NCUA weighs in with 'acquired and abandoned premises' rules.
As the consolidation of the credit union community continues, the number of credit unions declines steadily even as the remaining institutions move forward with increased asset size, growth in membership, and intensification of their span and complexity of operations.
These dynamics, in combination with other factors, have led to increases in the acquisition and possession of real estate assets. In response to this trend and in keeping with its aim to simplify the regulatory structure in to this area, the National Credit Union Administration in October 2015 promulgated a highly modified rule in lieu of its “fixed asset rule.”
The policy codified in NCUA’s Rules and Regulations at §701.36, “Federal credit occupancy planning, and disposal of acquired and abandoned premises,” applies solely to federally chartered credit unions and addresses only real estate ownership. Unlike the policy it replaces, this rule does not apply limitations concerning other fixed assets.
As credit unions increase their holdings in real estate, it is essential to be mindful of NCUA’s policy and observe both its objective and subjective elements. Each institution must have a road map that takes it to full occupancy of the property for its continued ownership or obtains the requisite NCUA authorizations to maintain its property interests.
Accompanying this new rule, an NCUA Supervisory Letter, SL No. 15-03, was issued on Oct. 1, 2015. SL No. 15-03 provides a general statement of NCUA’s supervisory expectations relating to real estate acquisitions that a credit union holds or intends to acquire. These prudential operating principles described with NCUA’s publication of the final rule require demonstrative evidence that an institution has:
“...conduct[ed] prudent planning and analysis with respect to fixed assets acquisitions, can afford any such acquisitions, and properly manages any ongoing risk to its earnings and capital....” and,
“...demonstrate[d] appropriate due diligence, ongoing board and management oversight, and prudent financial analysis to ensure the FCU can afford any impact on earnings and net worth levels caused by its purchase of fixed assets.”
The ownership of real property (a building or land) from a regulatory perspective presents a continuum of five situations:
- A credit union has acquired and fully occupies a building for authorized operational needs. This means that the organization “uses the space on a full-time basis.” Under this circumstance, management and the board must be continually assessing the prudential factors, as articulated previously, that may impact the credit union.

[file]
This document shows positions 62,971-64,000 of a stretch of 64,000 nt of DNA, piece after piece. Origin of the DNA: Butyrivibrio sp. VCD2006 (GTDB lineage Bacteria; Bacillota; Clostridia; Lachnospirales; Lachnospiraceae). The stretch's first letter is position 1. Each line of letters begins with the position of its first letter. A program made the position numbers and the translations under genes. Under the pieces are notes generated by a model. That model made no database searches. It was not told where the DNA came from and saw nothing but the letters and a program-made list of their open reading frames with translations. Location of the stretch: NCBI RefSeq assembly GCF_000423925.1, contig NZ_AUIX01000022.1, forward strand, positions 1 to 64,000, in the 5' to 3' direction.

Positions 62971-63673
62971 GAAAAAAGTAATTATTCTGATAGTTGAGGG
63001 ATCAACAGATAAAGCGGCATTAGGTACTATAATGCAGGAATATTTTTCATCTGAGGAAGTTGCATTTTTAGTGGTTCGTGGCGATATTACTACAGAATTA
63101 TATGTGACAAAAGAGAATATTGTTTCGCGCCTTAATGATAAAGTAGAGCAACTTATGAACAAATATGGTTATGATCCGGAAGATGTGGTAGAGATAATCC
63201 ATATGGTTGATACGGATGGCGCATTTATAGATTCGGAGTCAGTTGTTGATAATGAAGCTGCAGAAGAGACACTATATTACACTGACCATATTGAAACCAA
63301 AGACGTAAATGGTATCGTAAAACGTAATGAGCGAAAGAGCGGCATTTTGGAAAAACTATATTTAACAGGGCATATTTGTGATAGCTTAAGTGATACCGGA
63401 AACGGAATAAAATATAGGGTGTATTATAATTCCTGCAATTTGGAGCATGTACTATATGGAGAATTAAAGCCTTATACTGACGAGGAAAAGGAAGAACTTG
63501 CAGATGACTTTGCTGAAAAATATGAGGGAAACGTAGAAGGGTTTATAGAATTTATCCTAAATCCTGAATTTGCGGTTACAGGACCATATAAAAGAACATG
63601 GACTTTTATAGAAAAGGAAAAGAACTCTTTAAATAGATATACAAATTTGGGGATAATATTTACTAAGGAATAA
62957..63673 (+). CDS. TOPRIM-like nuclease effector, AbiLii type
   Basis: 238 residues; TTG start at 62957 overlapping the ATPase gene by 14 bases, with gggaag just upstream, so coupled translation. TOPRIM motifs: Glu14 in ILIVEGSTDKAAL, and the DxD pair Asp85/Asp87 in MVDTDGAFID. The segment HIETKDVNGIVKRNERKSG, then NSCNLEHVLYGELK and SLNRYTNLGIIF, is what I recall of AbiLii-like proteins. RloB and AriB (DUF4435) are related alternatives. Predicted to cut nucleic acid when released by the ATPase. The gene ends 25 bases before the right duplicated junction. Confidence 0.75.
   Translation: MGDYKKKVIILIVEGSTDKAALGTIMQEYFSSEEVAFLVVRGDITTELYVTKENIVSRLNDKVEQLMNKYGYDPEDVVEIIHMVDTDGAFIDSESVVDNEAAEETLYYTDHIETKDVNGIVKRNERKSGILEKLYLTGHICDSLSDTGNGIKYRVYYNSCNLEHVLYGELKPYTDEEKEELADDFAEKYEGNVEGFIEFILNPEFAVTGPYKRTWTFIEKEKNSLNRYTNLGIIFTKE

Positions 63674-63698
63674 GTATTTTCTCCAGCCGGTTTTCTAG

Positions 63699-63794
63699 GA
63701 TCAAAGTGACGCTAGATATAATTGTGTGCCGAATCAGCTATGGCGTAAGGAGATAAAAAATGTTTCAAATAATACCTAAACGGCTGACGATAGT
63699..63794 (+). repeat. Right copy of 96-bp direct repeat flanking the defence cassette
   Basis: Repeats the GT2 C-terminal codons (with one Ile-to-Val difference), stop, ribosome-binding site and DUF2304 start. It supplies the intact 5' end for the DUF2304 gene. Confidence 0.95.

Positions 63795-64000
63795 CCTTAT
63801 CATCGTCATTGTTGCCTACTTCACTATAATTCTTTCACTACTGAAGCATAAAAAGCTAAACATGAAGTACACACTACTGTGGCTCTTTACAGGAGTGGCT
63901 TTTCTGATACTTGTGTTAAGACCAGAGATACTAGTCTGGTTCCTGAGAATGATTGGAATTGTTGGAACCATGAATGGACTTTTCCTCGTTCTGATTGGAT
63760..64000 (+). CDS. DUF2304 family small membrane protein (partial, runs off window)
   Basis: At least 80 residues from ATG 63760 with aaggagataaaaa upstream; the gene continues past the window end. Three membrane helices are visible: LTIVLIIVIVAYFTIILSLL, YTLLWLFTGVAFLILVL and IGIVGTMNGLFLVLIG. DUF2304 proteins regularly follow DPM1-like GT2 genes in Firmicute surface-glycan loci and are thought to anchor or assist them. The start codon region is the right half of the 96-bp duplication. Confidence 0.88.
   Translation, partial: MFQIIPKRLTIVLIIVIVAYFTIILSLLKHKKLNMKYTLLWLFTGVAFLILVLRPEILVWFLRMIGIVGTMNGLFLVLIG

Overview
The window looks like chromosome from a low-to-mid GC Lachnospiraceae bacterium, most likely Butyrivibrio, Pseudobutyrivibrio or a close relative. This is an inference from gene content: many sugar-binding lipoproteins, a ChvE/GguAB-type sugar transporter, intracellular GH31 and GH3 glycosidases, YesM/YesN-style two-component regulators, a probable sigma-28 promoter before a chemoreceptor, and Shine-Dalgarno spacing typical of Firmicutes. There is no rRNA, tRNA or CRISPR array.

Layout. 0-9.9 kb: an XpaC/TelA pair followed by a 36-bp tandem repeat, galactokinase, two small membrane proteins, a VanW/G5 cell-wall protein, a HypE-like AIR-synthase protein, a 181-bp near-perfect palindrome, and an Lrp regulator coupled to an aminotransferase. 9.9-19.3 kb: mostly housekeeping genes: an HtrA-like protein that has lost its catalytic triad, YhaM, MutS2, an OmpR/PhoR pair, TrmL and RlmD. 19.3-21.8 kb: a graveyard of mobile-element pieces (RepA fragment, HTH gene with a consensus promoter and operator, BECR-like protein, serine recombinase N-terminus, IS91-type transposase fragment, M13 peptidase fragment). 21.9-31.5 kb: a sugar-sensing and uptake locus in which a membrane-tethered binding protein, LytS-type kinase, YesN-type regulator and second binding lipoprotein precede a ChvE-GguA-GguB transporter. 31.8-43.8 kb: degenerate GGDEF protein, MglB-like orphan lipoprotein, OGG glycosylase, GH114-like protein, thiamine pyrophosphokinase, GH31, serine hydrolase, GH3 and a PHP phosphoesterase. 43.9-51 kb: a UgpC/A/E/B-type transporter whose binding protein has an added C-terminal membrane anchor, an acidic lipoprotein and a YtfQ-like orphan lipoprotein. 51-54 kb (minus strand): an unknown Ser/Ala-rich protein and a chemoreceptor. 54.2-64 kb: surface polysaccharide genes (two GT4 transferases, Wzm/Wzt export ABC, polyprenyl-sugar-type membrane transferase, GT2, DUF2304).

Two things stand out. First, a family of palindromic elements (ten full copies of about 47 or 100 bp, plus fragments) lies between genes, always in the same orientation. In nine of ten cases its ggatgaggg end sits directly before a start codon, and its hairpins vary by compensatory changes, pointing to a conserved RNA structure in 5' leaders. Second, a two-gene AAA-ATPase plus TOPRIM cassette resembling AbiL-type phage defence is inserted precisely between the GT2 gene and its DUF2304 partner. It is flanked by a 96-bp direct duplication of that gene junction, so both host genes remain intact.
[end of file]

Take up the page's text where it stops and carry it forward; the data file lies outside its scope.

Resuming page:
- A credit union has purchased a building and partially occupies it. In this instance, three factors are described at §701.36(b) comprising the definition of the phrase “partially occupy,” one of which requires that the use of the property is “sufficient to show that the federal credit union will fully occupy the premises within a reasonable time.”
- A credit union acquires a building for use in the future and does not occupy any space in it. “If a federal credit union acquires premises for future expansion and does not fully occupy them within one year, it must have a board resolution in place by the end of that year with definitive plans for full occupation.” Moreover, the rule requires the institution have the plan available for NCUA inspection.
- A credit union holds unimproved property for future expansion. In this instance, §701.36(c)(2) requires that the institution must “...partially occupy [the property] within a reasonable period, but no later than six years after the date of the acquisition.” Notably, the latter policy is amenable to waiver by NCUA.
- A credit union holds either a building or land that it has no plans to use in carrying out its operations. Subject to obtaining an NCUA waiver, an institution “must seek fair market value for the property, and record its efforts to dispose of abandoned premises. After premises have been abandoned for four years, the federal credit union must publically advertise the property for sale. The federal credit union must complete the sale within five years of abandonment.”
The acquisition of real estate, whether through purchase or lease for a year or longer, also has joined to it certain conflict of interest rules. These are delineated at §701.36(d). The bottom line is that transactions with credit union officials or their immediate family members, whether directly or through other channels in which such persons might be associated, are prohibited unless a waiver is granted by NCUA.
To recap, the regulation of “fixed assets” has been limited by this rule to real estate holdings owned by federal credit unions. The strictures are clear, unequivocal and based on commonsense principle: Buy what you can afford and need. Moreover, NCUA has provided ample flexibility within the rule to enable continued ownership beyond the circumstances it lays out. Illustratively, should a credit union need additional time than permitted by NCUA's rule to partially occupy space it has acquired or dispose of property it does not need, it can apply to the regulator for a waiver of the requirements.
Adapting the old saying that “you can’t tell the players without a program” when attending a sporting event, a federal credit union can’t own real estate without knowing the guiding rules.
Stephen A.J. Eisenberg is of counsel with CU Counsel, PLLC, Washington, D.C.